GOTO Amsterdam (June 17-19, 2015) is a vendor independent international software development conference with more that 50 top speakers and 500 attendees. The conference covers topics such as AngularJS, Disruption, Docker, Drones, Elasticsearch, Hadoop, Microservices & Scrum.

Tareq Abedrabbo, CTO at Open Credo

Tareq Abedrabbo

Biography: Tareq Abedrabbo

Tareq Abedrabbo is CTO at OpenCredo. His approach is highly pragmatic and hands-on, focusing on finding simple solutions to complex problems.

Tareq has a long-term interest in architecture and service-orientation, most recently microservices. He enjoys building data-driven systems using open source technologies such as Apache Storm, Neo4j, Cassandra and Redis, and is also co-author of Neo4j in action, a comprehensive guide to Neo4j.

Mostly for fun and also in his day-to-day work, Tareq is always learning and applying new programming languages, such as Scala, Clojure, Erlang and Go.

In a previous life, Tareq used to be a committer on Spring Web Services having been involved with the Spring project since its early days. He remains an advocate of the evolving modern Spring stack.

Twitter: @tareq_abedrabbo

Presentation: Things I wish I'd known before I started with Microservices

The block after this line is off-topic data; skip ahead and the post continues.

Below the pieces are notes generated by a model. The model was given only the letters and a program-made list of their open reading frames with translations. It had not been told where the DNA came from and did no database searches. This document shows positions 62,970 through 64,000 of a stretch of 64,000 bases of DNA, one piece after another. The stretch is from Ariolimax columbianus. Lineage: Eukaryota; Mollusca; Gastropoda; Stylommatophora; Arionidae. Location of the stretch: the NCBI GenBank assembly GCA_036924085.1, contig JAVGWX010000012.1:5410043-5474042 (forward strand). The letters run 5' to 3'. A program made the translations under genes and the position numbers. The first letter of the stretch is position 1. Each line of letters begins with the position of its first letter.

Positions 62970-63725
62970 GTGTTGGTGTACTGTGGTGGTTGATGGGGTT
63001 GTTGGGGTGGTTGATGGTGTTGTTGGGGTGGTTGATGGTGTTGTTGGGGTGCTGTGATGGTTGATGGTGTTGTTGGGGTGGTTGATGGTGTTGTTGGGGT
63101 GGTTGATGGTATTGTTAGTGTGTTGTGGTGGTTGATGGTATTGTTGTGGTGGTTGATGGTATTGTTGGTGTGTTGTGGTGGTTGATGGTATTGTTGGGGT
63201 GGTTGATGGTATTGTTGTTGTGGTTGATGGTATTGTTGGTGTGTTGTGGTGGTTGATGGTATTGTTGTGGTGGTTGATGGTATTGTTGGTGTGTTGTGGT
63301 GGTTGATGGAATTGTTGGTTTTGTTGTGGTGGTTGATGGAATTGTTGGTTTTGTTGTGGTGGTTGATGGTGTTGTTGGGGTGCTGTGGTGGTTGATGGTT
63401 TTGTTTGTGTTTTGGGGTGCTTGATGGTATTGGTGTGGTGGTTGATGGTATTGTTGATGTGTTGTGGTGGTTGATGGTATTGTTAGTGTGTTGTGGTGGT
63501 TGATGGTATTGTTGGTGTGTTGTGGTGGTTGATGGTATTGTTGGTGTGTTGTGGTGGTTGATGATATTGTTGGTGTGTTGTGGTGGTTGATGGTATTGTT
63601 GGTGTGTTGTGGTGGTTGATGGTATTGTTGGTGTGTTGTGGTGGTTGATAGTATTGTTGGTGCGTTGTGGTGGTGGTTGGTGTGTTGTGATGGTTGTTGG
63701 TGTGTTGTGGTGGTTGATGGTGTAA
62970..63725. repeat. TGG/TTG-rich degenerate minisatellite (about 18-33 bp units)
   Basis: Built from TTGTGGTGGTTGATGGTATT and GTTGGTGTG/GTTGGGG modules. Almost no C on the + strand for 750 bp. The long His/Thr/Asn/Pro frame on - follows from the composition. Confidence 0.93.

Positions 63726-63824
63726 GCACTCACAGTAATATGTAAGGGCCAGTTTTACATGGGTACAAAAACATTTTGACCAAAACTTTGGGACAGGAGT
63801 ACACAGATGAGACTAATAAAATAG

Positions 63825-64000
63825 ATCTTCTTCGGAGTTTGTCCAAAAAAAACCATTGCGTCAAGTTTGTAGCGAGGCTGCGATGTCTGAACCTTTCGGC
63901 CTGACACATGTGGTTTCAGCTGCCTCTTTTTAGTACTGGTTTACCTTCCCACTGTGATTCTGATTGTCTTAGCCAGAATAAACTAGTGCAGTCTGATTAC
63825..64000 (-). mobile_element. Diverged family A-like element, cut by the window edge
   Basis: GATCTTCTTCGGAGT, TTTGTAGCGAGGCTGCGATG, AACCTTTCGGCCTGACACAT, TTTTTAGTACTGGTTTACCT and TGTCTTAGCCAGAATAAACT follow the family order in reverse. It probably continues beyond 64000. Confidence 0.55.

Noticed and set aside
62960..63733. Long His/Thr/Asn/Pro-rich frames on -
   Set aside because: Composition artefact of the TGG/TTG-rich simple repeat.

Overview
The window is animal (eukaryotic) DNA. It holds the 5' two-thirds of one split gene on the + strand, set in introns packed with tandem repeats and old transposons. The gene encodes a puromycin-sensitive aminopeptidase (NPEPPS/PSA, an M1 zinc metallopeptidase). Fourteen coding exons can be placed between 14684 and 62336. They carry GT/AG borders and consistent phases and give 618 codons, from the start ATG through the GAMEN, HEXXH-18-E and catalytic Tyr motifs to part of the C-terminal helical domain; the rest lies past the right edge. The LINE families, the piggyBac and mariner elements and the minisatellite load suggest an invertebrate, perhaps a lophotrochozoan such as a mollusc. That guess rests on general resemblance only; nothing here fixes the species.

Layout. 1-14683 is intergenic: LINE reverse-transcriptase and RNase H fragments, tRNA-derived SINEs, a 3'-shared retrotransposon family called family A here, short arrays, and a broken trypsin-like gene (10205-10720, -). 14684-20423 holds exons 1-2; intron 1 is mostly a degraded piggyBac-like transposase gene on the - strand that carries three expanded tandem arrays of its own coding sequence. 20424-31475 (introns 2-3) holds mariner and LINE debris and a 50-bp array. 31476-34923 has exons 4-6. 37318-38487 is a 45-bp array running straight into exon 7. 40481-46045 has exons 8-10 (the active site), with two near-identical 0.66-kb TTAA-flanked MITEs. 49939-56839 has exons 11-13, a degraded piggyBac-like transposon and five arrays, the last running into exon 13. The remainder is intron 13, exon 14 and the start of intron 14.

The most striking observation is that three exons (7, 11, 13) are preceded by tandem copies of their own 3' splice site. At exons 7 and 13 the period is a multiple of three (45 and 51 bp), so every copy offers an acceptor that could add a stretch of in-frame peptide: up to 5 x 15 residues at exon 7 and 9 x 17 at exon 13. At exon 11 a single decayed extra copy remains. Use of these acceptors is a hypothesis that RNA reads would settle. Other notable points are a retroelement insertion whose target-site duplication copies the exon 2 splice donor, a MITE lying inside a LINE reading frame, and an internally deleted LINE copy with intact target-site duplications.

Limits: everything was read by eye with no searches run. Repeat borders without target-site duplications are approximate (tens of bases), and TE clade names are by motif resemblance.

Track: Microservices / Time: Thursday 15:50 - 16:40 / Location: Effectenbeurszaal

A pragmatic guide

There is no one-size-fits-all approach to building microservices. While a number of common aspirations, goals and techniques have been recognised across different microservices initiatives, the variation in implementation techniques and approaches is substantial. This includes things such as which platform to build the system on, and which tools and frameworks to use. In such a context, essential questions about this architectural style, including whether it is fit for purpose for a particular problem, are more often than not difficult to answer.

Having worked on a number of microservices implementations, large and small, we have recognised recurring patterns and challenges; these we have distilled into a set of pragmatic questions and concerns that developers might face in a similar context. In this presentation we would like to discuss the practical aspects of these questions, illustrated with examples from our own work.

Some of the questions we will be covering include:


  • What's the big deal?
  • Monoliths: friend or foe?


  • Does size matter?
  • Contracts: do we really need to involve legal?


  • Things I wish I'd known before I started
  • Gotchas and anti-patterns